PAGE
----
The palladium-catalyzed arylation of different alpha-methylene-gamma-lactone-containing sesquiterpene lactones was shown to produce E-olefin coupling products selectively in moderate to excellent yields. Biological evaluation of these semisynthetic sesquiterpene lactone derivatives in HeLa cells showed interesting antiproliferative profiles and provided initial structure-activity data.
An efficient method for the α-methylenation of carbonyl groups is reported, and this transformation is accomplished by a facile elimination of trifluoroacetate during the formation of the olefin. This method represents an improvement beyond existing protocol in cases of steric hindrance, and we have demonstrated the utility of the process across a series of ketones, lactams, and lactones. Additionally, we have applied this method to produce semisynthetic derivatives of the natural products (+)-sclareolide and (-)-eburnamonine, in which the carbonyl group is proximal to bulky functional groups. Mechanistic insight is also provided from a time course of (19)F NMR. Biological evaluation of the natural-product-derived enones led to the identification of a derivative of (-)-eburnamonine with significant cytotoxicity (LC(50) = 14.12 μM) in drug-resistant MDA-MB-231 breast cancer cells.
A powerful, new reagent, an amidinate salt of hexafluoroacetone hydrate, is an air-stable salt that can be used for the preparation of fluorinated organic molecules. Nucleophilic trifluoromethylation reactions are demonstrated following the base-promoted release of trifluoroacetate. This reagent is soluble in many polar organic solvents and produces fluoroform, following the release of trifluoroacetate. Reactions with this reagent and common electrophiles provide excellent yields of trifluoromethylated products.
Organosilicon compounds, in the form of cubic metallasiloxanes, cage-like silsesquioxanes, macromolecular nanocages, and flexible structures such as dendrimers and linear metallsiloxanes, have found useful applications as catalysts, ligands for metal complexes, and catalyst supports. Illustrative examples of these are presented. The well-defined structures of these compounds make them particularly suitable as molecular analogues of zeolites or silica-supported catalysts. A unique feature of many of these compounds is the presence of flexible siloxane bonds, which accommodate large fluctuations in the framework geometry, reminiscent of the adaptability of enzymes to conformational changes, and distinguish siloxane containing materials from carbon based synthetic materials. New preparative pathways and the use of the versatile silyl ester as a protection group have greatly expanded synthetic possibilities, pointing to the possibility of assembling these structures to form multifunctional catalytic structures. Some nanocage structures, with functionalities organized in close proximity, exhibit nanoconfinement effects.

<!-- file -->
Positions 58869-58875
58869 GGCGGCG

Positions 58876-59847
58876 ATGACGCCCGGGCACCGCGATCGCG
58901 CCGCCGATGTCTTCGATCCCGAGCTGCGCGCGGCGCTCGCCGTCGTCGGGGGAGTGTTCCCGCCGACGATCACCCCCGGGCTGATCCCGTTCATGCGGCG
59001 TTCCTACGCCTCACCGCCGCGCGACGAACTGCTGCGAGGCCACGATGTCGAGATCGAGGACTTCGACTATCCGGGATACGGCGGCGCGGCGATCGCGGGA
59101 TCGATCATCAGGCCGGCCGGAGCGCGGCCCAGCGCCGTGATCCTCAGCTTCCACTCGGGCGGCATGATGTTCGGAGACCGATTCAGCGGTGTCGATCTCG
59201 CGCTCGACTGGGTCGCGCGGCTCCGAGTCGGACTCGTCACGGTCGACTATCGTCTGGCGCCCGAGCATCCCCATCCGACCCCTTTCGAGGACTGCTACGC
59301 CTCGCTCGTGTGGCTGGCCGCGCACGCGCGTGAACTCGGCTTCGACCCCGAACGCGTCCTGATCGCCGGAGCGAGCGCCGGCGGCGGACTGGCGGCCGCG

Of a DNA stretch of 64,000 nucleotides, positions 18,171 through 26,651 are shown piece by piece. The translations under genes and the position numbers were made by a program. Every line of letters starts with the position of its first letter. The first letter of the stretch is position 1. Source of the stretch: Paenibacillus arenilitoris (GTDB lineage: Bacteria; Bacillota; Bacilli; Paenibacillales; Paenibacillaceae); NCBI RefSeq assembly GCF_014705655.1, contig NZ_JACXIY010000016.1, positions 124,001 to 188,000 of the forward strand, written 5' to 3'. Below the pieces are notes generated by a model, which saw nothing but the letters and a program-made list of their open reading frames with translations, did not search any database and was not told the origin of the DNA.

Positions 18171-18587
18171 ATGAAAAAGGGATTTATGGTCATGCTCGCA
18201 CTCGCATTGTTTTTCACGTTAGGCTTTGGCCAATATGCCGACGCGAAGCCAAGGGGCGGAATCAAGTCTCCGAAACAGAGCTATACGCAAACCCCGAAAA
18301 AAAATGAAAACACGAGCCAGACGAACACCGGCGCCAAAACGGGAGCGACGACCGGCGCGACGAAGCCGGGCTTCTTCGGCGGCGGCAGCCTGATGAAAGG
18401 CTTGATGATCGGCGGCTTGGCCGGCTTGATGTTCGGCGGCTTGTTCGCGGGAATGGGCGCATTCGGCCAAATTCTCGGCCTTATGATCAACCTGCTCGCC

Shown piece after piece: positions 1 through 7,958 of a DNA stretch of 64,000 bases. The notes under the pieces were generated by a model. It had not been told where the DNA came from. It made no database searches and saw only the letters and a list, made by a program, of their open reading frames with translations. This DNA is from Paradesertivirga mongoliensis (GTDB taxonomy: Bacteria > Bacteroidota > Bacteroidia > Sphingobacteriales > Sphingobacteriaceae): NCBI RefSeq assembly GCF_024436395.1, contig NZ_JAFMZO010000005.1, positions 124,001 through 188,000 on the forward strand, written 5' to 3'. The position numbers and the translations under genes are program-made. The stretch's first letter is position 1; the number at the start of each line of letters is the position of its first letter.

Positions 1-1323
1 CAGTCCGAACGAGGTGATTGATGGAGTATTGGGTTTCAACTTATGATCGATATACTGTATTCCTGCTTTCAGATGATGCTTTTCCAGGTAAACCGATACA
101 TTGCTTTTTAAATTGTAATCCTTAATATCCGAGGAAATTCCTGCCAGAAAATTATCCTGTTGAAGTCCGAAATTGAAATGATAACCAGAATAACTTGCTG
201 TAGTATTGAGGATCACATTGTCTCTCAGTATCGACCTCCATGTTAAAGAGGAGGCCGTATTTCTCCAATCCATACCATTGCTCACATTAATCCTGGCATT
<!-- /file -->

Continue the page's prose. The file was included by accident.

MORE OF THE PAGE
A tetrahedral stannasilsesquioxane complex was synthesized as a racemic mixture using Sn(O(i)Pr)4 and silsesquioxanediol, and its structure was confirmed with X-ray crystallography, NMR, and EXAFS. The complex was a Lewis acid, and both anti and syn-binding with Lewis bases were possible with the formation of octahedral Sn complexes. It was also a Lewis acid catalyst active for epoxide ring opening and hydride transfer.
The biological role of installing a critical exocyclic enone into the structure of the alkaloid, (−)-eburnamonine, and characterization of the new chemical reactivity by quantitative NMR without using deuterated solvents are described. This selective modification to a natural product imparts potent anticancer activity as well as bestows chemical reactivity toward nucleophilic thiols, which was measured by quantitative NMR. The synthetic strategy provides an overall conversion of 40%. In the key synthetic step, a modified Peterson olefination was accomplished through the facile release of trifluoroacetate to create the requisite enone in the presence of substantial steric hindrance.
Recent studies suggest that leukemia stem cells (LSCs) play a critical role in initiation, propagation, and relapse of leukemia. Herein we show that (−)-15-methylene-eburnamonine, a derivative of the alkaloid, (−)-eburnamonine, is cytotoxic against acute and chronic lymphocytic leukemias (ALL and CLL) and acute myelogenous leukemia (AML). The agent also reduces primary LSC frequency in vitro. The cytotoxic effects appear to be mediated via the oxidative stress pathways. Furthermore, we show that the compound kills AML, ALL, and CLL stem cells, and using a novel humanized bone marrow murine model of leukemia (huBM/NSG), it reduces progenitor cell engraftment.
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